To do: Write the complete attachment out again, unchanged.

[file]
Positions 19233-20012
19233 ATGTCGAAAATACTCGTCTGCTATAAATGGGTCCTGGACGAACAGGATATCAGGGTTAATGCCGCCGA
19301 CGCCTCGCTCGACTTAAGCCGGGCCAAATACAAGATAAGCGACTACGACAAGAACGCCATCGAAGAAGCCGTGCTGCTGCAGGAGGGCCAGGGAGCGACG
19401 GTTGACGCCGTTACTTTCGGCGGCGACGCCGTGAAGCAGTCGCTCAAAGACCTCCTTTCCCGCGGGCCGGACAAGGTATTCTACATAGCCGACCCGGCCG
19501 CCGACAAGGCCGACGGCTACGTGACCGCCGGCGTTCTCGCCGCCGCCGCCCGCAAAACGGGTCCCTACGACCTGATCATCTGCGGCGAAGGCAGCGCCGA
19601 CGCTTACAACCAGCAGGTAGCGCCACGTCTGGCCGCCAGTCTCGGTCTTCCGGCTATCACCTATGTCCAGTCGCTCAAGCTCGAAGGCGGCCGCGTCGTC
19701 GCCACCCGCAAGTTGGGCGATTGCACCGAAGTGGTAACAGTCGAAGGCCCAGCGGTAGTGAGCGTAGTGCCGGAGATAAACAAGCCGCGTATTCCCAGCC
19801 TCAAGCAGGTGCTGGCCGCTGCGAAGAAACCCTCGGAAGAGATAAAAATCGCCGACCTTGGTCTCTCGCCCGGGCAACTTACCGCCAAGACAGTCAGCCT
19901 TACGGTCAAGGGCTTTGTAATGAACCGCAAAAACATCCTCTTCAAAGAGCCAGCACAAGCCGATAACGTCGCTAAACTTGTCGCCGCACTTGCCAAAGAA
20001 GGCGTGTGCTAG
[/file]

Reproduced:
Positions 19233-20012
19233 ATGTCGAAAATACTCGTCTGCTATAAATGGGTCCTGGACGAACAGGATATCAGGGTTAATGCCGCCGA
19301 CGCCTCGCTCGACTTAAGCCGGGCCAAATACAAGATAAGCGACTACGACAAGAACGCCATCGAAGAAGCCGTGCTGCTGCAGGAGGGCCAGGGAGCGACG
19401 GTTGACGCCGTTACTTTCGGCGGCGACGCCGTGAAGCAGTCGCTCAAAGACCTCCTTTCCCGCGGGCCGGACAAGGTATTCTACATAGCCGACCCGGCCG
19501 CCGACAAGGCCGACGGCTACGTGACCGCCGGCGTTCTCGCCGCCGCCGCCCGCAAAACGGGTCCCTACGACCTGATCATCTGCGGCGAAGGCAGCGCCGA
19601 CGCTTACAACCAGCAGGTAGCGCCACGTCTGGCCGCCAGTCTCGGTCTTCCGGCTATCACCTATGTCCAGTCGCTCAAGCTCGAAGGCGGCCGCGTCGTC
19701 GCCACCCGCAAGTTGGGCGATTGCACCGAAGTGGTAACAGTCGAAGGCCCAGCGGTAGTGAGCGTAGTGCCGGAGATAAACAAGCCGCGTATTCCCAGCC
19801 TCAAGCAGGTGCTGGCCGCTGCGAAGAAACCCTCGGAAGAGATAAAAATCGCCGACCTTGGTCTCTCGCCCGGGCAACTTACCGCCAAGACAGTCAGCCT
19901 TACGGTCAAGGGCTTTGTAATGAACCGCAAAAACATCCTCTTCAAAGAGCCAGCACAAGCCGATAACGTCGCTAAACTTGTCGCCGCACTTGCCAAAGAA
20001 GGCGTGTGCTAG